How do we end the cycle of war? How do we end pitting people against each other?

    There ain’t no magic, but some of our history should instruct us. Eisenhower and Truman pushed forward the Marshall Plan after WWII, not to further punish our enemies and to take silly victory dances calling ourselves winners, but to help those in need, even those we had fought with before. What resulted was 4 decades of unprecedented prosperity in this country and around the world. Sure the Cold War raged and bullies had to be confronted overseas and at home, but we were lucky to have had leaders tempered by real world experience and that precious characteristic of all great leaders, humility.

    The Park Service also maintains Robert E. Lee’s family home at Arlington, Virginia. The lasting memory of the Arlington Cemetery is row upon row of fallen soldiers who gave the last full measure for ideals of home, family and freedom. How should we honor them? Let’s stay in touch with our history.

    Lorrie, thank you again for sharing your thoughts about and pictures of some of the national parks. I look forward to seeing some more of them.

    Al Stacer

    • Thanks so much for your comment Al. I almost posted a shot from the overlook at Harper’s Ferry. I visited Gettysburg a couple of years ago and also went through the Eisenhower Hose while I was there. It was fascinating – I loved that Ike imagined a retirement in soil conservation – he purposely bought the worst farm in the area and worked out a plan to revive and restore the soil.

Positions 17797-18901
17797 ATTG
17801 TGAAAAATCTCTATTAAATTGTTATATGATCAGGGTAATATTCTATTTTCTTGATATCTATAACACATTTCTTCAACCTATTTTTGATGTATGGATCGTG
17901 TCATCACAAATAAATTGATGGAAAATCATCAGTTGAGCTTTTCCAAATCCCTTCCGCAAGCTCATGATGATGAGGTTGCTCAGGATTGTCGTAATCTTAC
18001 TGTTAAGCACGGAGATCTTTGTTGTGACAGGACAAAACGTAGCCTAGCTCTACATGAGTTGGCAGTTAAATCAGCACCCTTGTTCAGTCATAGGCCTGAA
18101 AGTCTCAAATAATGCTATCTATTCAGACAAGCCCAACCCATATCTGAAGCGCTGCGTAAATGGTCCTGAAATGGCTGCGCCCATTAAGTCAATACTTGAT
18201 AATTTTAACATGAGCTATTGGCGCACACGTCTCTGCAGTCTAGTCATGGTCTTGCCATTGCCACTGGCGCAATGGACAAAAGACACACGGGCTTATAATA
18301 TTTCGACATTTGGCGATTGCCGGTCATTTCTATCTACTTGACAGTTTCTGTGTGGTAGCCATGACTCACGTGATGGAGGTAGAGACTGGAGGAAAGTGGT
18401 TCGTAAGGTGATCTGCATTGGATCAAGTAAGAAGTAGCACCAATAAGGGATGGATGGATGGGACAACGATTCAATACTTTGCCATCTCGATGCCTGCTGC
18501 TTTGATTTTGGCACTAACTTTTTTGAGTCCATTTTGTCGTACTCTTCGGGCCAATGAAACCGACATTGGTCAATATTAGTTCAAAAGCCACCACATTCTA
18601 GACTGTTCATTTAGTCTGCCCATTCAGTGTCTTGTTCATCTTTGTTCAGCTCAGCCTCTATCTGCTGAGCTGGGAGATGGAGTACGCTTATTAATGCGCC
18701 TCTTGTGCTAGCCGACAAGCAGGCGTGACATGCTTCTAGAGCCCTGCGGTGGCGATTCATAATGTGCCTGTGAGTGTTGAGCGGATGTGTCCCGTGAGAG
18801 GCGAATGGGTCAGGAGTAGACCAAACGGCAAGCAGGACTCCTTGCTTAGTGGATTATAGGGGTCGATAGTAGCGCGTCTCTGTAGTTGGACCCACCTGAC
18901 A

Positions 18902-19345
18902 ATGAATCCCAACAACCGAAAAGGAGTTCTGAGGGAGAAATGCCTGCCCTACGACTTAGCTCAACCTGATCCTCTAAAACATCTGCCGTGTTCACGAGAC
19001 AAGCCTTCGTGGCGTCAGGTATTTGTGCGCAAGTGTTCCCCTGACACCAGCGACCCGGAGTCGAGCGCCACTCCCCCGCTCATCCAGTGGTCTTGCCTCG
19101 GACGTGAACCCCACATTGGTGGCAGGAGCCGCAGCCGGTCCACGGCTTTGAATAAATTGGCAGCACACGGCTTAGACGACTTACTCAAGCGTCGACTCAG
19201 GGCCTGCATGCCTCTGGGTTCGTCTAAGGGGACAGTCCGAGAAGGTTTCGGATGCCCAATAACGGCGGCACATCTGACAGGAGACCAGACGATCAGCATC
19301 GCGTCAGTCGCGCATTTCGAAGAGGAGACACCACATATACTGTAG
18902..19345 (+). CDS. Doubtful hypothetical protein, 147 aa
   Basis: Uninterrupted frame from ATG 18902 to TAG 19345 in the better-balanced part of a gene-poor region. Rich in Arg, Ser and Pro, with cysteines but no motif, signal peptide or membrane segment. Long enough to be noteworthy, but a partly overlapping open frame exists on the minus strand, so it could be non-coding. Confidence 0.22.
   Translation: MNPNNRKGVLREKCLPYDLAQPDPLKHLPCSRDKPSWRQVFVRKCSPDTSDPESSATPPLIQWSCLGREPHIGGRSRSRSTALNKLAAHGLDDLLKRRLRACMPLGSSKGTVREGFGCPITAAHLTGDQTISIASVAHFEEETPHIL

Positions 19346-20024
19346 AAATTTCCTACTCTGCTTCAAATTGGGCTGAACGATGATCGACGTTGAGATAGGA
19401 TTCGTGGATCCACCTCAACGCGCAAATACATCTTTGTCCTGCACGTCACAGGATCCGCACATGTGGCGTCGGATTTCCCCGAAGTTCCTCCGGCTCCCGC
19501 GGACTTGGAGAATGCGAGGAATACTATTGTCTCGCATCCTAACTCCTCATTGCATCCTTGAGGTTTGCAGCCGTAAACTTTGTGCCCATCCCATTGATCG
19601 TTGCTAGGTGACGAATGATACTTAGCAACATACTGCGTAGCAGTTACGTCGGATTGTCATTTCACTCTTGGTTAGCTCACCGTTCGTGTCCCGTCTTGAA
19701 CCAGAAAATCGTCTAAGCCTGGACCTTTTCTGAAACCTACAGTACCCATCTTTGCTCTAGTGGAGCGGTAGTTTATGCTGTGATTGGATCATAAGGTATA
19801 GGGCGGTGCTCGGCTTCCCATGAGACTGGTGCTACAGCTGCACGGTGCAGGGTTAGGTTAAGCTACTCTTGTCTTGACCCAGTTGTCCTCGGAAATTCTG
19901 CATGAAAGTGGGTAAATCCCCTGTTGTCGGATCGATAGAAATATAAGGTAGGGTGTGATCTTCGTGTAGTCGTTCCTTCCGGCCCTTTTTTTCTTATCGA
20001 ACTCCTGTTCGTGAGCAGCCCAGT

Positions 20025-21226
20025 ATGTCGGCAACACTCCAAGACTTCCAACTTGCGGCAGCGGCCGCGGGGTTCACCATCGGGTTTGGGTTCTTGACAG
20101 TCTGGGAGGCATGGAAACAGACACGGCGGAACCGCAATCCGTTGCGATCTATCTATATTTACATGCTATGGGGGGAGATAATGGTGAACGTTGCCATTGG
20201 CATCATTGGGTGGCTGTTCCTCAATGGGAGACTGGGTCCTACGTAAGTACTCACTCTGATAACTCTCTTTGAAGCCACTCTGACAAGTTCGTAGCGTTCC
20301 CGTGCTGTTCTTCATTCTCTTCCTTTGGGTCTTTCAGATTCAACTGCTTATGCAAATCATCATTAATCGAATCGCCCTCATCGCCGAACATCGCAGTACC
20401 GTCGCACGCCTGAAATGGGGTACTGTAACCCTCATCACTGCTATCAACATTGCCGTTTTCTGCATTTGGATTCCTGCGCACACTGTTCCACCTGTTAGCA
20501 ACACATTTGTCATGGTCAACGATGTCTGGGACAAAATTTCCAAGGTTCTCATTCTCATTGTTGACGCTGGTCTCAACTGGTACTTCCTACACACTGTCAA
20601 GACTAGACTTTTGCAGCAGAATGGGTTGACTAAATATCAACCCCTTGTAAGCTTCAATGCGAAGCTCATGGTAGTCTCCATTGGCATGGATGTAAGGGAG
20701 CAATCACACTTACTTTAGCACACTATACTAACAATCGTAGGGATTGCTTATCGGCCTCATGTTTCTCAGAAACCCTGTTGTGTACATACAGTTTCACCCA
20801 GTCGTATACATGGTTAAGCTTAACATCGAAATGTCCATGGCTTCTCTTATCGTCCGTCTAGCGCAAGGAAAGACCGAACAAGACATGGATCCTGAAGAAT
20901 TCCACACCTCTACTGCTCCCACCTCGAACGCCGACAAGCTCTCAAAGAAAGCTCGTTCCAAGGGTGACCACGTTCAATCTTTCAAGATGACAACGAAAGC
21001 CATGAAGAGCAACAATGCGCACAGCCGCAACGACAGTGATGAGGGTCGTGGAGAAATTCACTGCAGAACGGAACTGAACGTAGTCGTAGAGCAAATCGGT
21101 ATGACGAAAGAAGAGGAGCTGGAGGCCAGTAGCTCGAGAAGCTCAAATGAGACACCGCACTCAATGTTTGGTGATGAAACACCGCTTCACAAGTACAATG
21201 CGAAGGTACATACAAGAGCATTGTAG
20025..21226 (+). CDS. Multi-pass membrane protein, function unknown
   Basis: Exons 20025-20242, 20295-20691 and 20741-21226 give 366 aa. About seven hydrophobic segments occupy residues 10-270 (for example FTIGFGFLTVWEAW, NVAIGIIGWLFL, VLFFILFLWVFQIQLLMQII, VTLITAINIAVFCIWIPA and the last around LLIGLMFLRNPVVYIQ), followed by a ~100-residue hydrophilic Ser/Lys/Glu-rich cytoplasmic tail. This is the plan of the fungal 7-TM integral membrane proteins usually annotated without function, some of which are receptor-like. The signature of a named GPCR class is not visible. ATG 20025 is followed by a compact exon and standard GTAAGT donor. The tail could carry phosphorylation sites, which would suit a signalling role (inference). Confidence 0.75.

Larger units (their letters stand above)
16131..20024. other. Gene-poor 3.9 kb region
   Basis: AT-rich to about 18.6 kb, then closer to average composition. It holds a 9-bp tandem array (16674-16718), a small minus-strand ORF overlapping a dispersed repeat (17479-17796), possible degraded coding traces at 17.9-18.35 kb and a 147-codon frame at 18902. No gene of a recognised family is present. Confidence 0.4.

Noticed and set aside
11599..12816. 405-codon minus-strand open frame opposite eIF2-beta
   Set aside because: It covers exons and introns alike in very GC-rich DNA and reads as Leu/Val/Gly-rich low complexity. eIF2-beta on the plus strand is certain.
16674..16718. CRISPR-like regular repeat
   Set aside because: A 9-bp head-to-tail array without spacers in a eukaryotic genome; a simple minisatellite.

These places are exactly where we should keep monuments – this is where history happened and when you are there you get the full scope of the events. Today I was saddened to see the destruction of a monument in Columbus Ohio – it was in a confederate cemetery at Camp Chase, a northern POW camp. Thousands of souther soldiers are buried there far from home. This is history – this is not an unrelated statue in a place where Lee never visited.

      I was at Arlington House last year. I had visited the cemetery below before but being up there and seeing the very first burials in Mrs. Lees rose garden let me see just how much anger there was in both the north and south – it’s amazing that a spot that was chosen out of a sense of betrayal over Lee’s siding with Virginia has become a much larger monument to loss and remembrance and honor. These places can help us find healing.

      It’s interesting to look at the timelines for the placement of these monuments – Gettysburg is a great example because there are so many. The north began to memorialize their units in the 1880’s and 1890’s as vets from the battle began to get older – in the desire to preserve something of their heroic past and participation. This is also when the first monuments to generals and leaders began – almost always from the union side.